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Author(s): Gustavo Gutierrez, M.J. O'Connell
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A significant event in the development of liberation theology was the publication of We Drink from Our Own Welfs:The Spiritual Journey of a People by Gustavo Gutierrez. Gutierrez's book was the fulfilment of the promise implicit in his earlier A Theology of Liberation, which was first published in 1971 and quickly became a charter for Latin American theologians and pastoral workers. We Drink from Our Own Wells is the nuanced articulation of the Christ-encounter as experienced by the poor of Latin America in their struggle to affirm their human dignity and claim their true identity as the sons and daughters of God. Such is the writing that it is impossible to reduce liberation theology to a political movement.The spirituality of We Drink from Our Own Wells does not allow for such reductionism. The telling of this spiritual journey has had a profound impact on Christians around the giobe.</p>Here in this SCM Classic edition, the text is introduced to us by Marcella Althaus-Reid, who herself is passionate about doing theology in reality, by being informed by political, economic, gender, sexual and postcolonial analysis.A self-proclaimed "indecent theologian" she brings a fresh awareness to the reading of Gutierrez's work ensuring that the passion for theological justice in which this text was formulated is as relevant and significant to theologians wishing to pursue justice and decency in all walks of life today.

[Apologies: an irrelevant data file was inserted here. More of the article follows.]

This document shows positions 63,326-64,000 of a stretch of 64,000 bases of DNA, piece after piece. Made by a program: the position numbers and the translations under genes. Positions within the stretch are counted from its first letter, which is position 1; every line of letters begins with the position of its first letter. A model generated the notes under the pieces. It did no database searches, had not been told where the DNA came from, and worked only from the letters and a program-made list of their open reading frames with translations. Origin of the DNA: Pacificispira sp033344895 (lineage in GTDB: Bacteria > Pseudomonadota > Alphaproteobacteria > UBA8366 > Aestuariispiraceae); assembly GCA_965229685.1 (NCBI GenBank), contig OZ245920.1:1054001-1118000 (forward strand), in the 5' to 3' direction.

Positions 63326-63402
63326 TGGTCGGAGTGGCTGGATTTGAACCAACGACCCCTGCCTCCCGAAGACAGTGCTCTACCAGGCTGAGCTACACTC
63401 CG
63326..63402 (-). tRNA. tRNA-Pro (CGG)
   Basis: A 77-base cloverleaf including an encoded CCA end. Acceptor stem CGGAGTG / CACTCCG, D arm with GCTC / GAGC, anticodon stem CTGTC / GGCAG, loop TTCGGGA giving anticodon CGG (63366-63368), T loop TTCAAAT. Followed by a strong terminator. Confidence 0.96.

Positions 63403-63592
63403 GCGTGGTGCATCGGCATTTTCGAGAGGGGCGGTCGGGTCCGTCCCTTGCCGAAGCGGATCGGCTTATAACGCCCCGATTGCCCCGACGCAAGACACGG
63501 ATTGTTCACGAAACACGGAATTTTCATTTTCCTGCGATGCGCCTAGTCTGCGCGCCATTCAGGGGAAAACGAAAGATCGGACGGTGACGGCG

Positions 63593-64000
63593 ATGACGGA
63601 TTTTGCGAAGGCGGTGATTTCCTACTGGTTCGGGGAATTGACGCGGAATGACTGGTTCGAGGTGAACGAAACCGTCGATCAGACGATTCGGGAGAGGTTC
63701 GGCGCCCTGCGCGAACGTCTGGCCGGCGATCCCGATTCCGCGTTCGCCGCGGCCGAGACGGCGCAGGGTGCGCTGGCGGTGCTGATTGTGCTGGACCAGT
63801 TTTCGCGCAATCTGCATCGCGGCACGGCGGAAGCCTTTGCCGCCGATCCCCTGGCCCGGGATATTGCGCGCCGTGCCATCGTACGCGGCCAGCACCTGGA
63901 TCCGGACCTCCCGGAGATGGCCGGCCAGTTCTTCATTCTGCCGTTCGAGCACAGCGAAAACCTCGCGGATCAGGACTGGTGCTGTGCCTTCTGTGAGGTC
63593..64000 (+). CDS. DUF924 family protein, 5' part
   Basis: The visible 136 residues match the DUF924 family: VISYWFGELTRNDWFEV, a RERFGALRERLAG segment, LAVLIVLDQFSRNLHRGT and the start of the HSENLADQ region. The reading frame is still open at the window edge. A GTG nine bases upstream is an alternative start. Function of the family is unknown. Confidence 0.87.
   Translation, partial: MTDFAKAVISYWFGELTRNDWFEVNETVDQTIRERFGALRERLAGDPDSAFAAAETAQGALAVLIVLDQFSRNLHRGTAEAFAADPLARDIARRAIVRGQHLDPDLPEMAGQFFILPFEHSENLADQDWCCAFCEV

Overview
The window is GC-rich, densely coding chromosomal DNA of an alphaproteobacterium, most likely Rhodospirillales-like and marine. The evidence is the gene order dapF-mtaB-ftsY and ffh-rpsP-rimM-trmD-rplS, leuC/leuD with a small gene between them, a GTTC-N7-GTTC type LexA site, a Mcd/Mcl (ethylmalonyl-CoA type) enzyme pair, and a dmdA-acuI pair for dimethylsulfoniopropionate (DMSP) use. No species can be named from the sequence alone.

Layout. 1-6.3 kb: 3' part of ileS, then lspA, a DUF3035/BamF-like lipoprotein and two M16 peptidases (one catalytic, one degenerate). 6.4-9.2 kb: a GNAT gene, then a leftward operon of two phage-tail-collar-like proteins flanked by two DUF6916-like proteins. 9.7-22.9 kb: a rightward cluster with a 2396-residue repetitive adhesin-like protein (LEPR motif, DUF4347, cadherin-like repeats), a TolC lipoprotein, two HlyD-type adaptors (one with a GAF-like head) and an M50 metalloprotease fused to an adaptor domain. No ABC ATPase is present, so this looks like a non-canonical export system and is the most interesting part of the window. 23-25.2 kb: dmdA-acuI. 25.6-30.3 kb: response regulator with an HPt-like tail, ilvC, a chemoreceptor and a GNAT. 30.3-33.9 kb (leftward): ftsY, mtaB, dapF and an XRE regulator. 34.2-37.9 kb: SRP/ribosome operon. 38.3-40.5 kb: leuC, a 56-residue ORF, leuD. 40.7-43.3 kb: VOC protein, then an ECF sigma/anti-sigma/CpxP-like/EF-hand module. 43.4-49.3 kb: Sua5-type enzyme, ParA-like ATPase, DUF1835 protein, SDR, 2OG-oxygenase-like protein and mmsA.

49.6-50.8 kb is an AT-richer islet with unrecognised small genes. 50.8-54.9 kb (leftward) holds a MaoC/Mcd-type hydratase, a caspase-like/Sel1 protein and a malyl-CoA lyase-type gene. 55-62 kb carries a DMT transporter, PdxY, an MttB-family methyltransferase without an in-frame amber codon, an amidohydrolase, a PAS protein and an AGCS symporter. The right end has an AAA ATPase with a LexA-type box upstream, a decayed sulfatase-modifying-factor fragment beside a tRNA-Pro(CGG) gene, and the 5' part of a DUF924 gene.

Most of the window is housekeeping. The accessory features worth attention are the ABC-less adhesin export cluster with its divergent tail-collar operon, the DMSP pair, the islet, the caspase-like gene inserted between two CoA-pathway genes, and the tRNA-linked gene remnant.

Gustavo Gutiérrez Merino, O.P. is a Peruvian philosopher, theologian, and Dominican priest regarded as one of the founders of liberation theology.
After studies in medicine and literature in Peru, Gustavo Gutierrez studied psychology and philosophy at Louvain, and eventually took a doctorate at the Institut Catholique in Lyons. Considered to be the father of liberation theology, he holds honorary degrees from some 20 universities. Currently, he is John Cardinal O'Hara Professor of Theology, University of Notre Dame, USA and is working on a book exploring the historical background and continuing theological relevance of the preferential option for the poor.